The Sonnet explained – its origin, structure and meaning.

30th January 2013

The Sonnet. What is it?

(A Handy Guide)

What exactly is a Sonnet, and how is it structured? This post gives you a brief and simple explanation as to just how this very special form of poetry is put together. Also suggestions on how you might have a try youself at composing one. With examples and illustrations.
painting of young woman reclining in pastarol setting, with period clothing

The Rift Within the Lute by Arthur Hughes

The sonnet's origins

The origin of the sonnet lies in 14th-century Italy where it was developed by the renowned Renaissance poet and philosopher Petrarch (1304-74). The word itself derives from the Italian "sonetto" - a diminutive of "suono" meaning "a sound". Being from the outset associated with the concept of romantic love, it was introduced into England in the 16th century by Thomas Wyatt (1503-42) and many consider it to have reached its greatest expression in the sonnets of Shakespeare.

Notable writers of sonnets since then have included John Donne, Dante Gabriel Rossetti, John Keats, and Christina Rossetti.
portrait of man in 17th century attire, Shakespeare,
William Shakespeare was perhaps the greatest exponent of the sonnet form.

Number of lines

The Sonnet is a precise form of poetic verse consisting of just 14 lines. These 14 lines are divided into three sets of four (so 12 lines accounted for), followed by a final set of just two (=14 in all). When you see a sonnet printed out, there are often gaps on the page, empty lines, between these sections. Though not always.

The four-line sections are called 'quatrains.' So there are three of these. The final two lines at the end make up what is termed 'the couplet'.
text only indicating the lines of a Shakespearean sonnet in colour

The Quatrains and the Couplet illustrated in Shakespeare's Sonnet #116

Types of Sonnet

Schollars tend to classify sonnets into one of three types, named after the poets who made them famous. So we have the Petrarchan sonnet, the Shakespearean sonnet and the Spenserian sonnet. The illustration above shows a typical Shakespearean sonnet.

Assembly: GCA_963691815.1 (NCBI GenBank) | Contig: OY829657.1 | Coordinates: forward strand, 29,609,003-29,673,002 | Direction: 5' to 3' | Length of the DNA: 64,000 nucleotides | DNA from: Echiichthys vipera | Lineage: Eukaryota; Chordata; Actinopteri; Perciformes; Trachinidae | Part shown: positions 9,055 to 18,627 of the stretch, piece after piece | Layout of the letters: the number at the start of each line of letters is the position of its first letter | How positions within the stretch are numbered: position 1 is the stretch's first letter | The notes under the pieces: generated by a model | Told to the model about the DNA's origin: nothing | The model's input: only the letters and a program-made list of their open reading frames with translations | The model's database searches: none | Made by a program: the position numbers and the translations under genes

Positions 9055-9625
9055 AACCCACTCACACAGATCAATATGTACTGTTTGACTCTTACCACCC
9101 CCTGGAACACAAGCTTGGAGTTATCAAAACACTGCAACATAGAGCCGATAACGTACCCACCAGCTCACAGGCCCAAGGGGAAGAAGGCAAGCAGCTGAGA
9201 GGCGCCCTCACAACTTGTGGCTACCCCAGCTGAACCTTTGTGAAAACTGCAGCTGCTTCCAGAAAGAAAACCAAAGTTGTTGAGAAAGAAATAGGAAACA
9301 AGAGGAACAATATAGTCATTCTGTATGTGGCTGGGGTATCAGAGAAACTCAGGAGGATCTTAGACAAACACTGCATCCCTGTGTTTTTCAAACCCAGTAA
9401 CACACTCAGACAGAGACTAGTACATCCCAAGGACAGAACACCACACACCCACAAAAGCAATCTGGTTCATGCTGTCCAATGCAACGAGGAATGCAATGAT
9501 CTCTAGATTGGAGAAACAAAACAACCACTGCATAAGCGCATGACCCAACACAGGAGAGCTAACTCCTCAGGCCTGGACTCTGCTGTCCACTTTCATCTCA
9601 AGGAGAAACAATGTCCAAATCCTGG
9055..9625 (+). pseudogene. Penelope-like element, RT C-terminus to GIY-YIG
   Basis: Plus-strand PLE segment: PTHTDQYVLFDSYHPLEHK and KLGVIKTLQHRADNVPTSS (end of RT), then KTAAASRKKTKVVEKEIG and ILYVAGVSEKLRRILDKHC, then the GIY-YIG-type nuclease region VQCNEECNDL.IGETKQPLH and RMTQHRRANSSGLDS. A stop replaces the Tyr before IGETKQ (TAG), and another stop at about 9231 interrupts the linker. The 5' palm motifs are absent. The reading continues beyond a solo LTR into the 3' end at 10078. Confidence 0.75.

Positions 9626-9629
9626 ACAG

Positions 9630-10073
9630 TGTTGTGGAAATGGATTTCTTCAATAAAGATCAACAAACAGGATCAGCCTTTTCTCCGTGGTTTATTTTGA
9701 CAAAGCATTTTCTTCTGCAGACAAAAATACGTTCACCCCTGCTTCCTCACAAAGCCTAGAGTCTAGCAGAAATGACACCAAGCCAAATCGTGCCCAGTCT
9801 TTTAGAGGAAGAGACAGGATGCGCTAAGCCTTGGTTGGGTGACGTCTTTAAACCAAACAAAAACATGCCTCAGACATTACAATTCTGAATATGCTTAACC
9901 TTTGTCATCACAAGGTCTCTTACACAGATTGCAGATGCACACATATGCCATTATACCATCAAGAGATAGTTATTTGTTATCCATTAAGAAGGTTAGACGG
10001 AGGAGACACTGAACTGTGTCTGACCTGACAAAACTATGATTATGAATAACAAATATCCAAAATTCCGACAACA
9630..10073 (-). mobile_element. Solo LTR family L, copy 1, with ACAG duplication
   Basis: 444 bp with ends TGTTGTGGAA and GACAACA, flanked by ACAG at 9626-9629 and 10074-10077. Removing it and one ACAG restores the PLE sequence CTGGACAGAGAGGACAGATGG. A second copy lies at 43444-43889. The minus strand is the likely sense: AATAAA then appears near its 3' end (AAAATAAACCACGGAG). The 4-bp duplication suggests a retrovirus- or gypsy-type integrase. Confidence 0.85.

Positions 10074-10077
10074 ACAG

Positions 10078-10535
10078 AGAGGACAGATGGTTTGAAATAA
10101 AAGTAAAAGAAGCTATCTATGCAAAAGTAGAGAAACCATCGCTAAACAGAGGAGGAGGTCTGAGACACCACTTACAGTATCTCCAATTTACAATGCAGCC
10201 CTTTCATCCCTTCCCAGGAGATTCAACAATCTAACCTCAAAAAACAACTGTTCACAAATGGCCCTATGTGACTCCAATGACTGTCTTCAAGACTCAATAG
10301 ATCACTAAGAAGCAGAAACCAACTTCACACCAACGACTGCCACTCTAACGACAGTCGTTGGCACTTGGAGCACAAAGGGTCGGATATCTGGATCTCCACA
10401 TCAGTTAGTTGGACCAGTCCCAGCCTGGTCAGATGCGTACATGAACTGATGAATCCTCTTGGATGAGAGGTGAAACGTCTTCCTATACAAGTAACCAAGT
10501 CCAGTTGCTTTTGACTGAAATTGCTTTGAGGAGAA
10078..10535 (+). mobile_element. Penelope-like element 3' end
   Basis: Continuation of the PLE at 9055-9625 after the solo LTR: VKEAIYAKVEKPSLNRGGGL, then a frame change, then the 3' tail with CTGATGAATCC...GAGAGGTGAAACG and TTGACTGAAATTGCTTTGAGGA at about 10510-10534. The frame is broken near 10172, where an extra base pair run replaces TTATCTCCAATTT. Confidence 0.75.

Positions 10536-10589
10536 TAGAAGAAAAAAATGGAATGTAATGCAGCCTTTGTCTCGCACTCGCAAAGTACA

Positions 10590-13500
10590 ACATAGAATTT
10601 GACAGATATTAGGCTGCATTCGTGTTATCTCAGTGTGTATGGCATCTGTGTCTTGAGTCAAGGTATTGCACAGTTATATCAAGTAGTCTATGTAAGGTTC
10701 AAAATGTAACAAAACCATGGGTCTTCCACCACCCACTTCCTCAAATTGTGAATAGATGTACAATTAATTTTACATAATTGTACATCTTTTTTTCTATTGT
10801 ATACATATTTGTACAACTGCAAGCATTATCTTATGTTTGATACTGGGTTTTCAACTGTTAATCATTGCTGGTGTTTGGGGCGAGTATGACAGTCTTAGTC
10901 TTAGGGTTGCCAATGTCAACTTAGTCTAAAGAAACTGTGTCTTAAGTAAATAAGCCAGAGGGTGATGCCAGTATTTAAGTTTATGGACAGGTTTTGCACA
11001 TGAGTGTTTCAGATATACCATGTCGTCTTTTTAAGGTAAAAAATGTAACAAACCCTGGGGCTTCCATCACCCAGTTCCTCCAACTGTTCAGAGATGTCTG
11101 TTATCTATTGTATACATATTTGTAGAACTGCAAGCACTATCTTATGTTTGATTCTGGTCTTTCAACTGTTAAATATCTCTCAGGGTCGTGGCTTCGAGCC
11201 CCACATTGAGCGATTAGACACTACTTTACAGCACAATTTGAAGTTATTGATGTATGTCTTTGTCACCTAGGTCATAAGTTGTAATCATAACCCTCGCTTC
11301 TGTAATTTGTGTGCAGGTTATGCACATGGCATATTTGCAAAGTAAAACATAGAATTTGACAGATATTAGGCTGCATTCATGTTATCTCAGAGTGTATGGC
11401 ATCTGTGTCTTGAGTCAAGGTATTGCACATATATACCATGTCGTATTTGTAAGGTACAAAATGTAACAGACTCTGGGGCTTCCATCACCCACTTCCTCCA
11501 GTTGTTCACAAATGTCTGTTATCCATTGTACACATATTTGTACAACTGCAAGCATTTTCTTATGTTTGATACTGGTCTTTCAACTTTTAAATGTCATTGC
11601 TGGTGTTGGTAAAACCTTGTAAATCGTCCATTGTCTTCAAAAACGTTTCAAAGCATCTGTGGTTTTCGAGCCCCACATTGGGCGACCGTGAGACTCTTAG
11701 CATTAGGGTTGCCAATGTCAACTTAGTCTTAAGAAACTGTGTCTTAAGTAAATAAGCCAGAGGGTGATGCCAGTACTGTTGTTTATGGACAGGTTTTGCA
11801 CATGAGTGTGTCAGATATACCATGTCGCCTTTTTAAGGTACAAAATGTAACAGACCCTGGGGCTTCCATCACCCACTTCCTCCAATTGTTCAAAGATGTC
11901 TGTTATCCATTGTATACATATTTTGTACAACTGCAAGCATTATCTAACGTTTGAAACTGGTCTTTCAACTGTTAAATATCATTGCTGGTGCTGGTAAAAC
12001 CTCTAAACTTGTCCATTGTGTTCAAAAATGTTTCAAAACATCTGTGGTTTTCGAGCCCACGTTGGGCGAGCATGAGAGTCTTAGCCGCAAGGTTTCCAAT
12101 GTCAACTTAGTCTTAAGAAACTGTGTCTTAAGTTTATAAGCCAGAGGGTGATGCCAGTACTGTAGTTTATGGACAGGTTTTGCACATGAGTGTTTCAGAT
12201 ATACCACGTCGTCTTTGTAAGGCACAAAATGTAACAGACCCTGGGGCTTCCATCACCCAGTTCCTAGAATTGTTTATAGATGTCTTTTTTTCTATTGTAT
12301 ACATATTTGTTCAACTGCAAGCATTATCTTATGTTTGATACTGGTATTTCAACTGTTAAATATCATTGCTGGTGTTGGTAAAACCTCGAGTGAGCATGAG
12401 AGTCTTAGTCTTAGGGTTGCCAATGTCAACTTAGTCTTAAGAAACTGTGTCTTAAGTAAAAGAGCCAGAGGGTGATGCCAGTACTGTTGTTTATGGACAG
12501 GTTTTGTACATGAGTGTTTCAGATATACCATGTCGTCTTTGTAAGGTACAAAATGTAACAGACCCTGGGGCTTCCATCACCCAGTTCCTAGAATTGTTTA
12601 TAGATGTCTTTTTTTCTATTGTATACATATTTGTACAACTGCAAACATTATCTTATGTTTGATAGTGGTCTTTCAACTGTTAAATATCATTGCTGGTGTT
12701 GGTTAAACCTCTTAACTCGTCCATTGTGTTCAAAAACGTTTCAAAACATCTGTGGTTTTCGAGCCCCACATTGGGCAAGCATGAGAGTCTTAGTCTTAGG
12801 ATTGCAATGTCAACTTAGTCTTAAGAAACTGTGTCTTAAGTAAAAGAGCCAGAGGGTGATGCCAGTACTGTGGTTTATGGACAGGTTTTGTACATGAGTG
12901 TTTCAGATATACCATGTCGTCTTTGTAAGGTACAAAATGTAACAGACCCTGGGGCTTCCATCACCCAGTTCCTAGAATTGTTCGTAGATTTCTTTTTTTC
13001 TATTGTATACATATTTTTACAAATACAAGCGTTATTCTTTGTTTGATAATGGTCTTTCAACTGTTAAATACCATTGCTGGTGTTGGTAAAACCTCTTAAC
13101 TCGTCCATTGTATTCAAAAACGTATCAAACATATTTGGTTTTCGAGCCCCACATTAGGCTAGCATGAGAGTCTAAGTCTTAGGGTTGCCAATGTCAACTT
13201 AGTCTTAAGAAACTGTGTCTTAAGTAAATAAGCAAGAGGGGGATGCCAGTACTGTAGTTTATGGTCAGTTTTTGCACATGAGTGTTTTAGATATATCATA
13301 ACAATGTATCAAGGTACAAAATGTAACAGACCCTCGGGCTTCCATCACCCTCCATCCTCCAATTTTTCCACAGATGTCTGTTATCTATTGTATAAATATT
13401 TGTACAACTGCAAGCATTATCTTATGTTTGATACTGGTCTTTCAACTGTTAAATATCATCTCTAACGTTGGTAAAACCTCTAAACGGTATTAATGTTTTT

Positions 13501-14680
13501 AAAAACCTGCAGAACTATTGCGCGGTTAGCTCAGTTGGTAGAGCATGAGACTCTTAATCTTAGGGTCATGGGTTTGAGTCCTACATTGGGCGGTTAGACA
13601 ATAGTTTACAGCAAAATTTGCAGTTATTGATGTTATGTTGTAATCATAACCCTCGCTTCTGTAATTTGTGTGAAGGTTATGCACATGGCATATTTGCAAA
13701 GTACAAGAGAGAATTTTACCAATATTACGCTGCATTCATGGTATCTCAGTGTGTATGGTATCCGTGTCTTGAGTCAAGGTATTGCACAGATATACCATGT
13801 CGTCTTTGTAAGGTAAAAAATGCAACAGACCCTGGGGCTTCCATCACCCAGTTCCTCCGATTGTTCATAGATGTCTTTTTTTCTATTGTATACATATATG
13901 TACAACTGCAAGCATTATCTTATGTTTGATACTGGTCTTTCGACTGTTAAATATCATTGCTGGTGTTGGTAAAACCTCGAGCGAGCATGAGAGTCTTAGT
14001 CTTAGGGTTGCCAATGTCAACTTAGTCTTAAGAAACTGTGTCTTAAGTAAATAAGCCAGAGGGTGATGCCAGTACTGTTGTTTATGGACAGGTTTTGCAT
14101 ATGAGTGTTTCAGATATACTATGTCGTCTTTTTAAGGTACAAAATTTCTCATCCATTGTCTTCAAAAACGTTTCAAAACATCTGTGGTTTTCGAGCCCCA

The structure and the pattern in which the lines rhyme with one another can vary among different styles. And consequently from poet to poet, too, with always the possibility of a slightly different set-up and arrangement of lines. Some poets can take gigantic liberties with the formal composition. However, the 'liberties' themselves are usually consistent throughout any one sonnet.
banner image of queen victoria face with red text, black background


Like many traditional poetic forms, the final words of certain lines tend to rhyme with one another - that is, they sound the same. This rhyming process occurs in various sequences, some more complex than others. Here is an example of a simple, conventional rhyming sequence that you will often find in the sonnet:

ABAB CDCD EFEF GG - where the first line is referred to as 'A,' the second line as 'B' and so on. Therefore, in this example, the 3rd line would be rhyming with the 1st. The 4th line would be rhyming with the 2nd. And so on. The Shakespearean sonnet illustrated above follows this pattern.

By the way, you might sometimes see these four-line groupings referred to as stanzas rather than quatrains. A stanza is a grouping of four or more lines. A quatrain, however, is always just the four. 

Rhythm and the length of the lines